It was at this point that my physiatrist recommended ECT, my "last resort". A hasty decision, but at that point I didn't know better.

Each of 5 times (3 in patient, 2 out), I was put under with an anesthetic and a muscle relaxer to prevent uncontrollable muscle spasms. A mouth guard went into my mouth, and with a burn through my veins and into my heart, I disappeared in a room of about 3-5 doctors, sometimes lesser.

Upon waking I had some mild amnesia, but even to this day I remember quite clearly going under, waking, and things otherwise in the time vicinity of all these ECT's. I have noticed no long term negative effects, truth be told. In fact, I can notice NO retaining effect whatsoever.

3 months later I returned to the unit, but this time at a higher level clinic. My meds were shifted around, did some more therapy, and went home - disappointed, discouraged, and hopeless.

Since then I have experienced some very deep things, including a near suicide - and with that, a strange new perception and reality to things - even more so than my already seemingly fringe thoughts. But alas, my conditioned depression lasts to this day.

However I no longer use Pharma or medical anything of any kind. I eat a strict clean diet, I exercise regularly, and I try to spend as much time as I can in silence, listening to the subtleties.

I still have very deep break downs, usually due to very heavy painful contractions that pierce the heart, and still in my silence can see the proverbial shadows and demons that continue to follow me, cyclical, unwavering. In light of this, I also experience very deep moments of peace, however short lived they often are.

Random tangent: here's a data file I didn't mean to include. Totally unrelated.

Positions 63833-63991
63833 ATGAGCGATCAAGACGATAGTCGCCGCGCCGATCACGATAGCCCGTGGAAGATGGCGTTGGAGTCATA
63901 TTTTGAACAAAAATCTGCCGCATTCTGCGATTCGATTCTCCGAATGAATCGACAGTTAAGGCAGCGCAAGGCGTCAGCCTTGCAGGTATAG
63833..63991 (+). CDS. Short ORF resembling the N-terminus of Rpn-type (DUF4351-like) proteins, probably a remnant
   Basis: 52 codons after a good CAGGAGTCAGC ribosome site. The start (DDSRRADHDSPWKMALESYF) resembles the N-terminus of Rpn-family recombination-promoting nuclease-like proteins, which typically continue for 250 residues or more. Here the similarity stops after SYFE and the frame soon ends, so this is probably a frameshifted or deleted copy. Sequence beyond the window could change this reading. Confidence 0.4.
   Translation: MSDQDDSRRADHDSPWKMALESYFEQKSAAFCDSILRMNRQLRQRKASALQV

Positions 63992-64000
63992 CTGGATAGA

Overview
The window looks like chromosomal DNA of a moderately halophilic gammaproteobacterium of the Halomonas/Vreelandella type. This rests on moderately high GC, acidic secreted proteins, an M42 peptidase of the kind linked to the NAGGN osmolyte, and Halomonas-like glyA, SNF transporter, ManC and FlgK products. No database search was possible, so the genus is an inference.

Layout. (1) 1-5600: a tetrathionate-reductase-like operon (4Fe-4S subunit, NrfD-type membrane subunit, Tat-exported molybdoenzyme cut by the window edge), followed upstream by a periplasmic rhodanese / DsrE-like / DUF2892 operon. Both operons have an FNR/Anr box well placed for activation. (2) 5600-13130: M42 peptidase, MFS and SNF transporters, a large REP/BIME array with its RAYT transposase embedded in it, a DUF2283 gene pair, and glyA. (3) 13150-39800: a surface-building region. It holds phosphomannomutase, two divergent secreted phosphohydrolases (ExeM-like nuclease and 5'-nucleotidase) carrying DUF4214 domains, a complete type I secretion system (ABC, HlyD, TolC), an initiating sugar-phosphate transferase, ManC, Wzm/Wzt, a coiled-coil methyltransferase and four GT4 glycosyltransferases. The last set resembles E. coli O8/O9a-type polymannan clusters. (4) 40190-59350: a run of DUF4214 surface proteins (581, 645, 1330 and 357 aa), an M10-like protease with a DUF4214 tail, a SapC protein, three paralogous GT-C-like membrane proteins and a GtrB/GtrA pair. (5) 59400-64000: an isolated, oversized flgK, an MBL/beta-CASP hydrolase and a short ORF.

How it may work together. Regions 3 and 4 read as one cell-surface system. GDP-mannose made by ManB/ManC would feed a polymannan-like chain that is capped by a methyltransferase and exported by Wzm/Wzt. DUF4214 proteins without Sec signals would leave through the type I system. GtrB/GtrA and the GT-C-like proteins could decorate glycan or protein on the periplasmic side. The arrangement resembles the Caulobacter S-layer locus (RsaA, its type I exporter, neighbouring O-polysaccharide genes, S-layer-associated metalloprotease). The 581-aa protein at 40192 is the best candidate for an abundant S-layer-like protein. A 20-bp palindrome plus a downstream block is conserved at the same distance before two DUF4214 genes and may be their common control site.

I guess I find my solace in accepting that nothing outside of me is really worth taking seriously. I mean nothing. Nothing is as great as the powers within and above. The conditions of life make it hard to see through the veil, but the pain that burdens my chest is always telling me that there is much more than this.



posted on Sep, 24 2016 @ 12:48 AM
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a reply to: Nothin

I so agree. Barbaric is the word-it's amazing to me how little our so-called professionals no nothing except popping you pills-really big pharma is running this show.

No-I've ever had shock therapy-but I've had recent serious health issues and received one after another of ridiculous, wateful-ridiculous dr appts.-and so have my friends and family.

It's my belief the medical industry in the whole is in crisis- the drs are stuck when it comes to dr appts-they stare much more at their computers than a face to you-the patient. They're stuck-

In the meantime-while in the waiting room-restaurants deliver huge bags of free lunches and who knows what else from the pharmaceutical reps. They may make you wait hours for your appts while they feast on all those delectable "free" meals.

I would never allow a family member or friend to be left in the hands of the so-called "professionals." They know pills-and apparently barbaric procedures.

Only the oldsters who looked at drs as their gods-really trust these "professionals."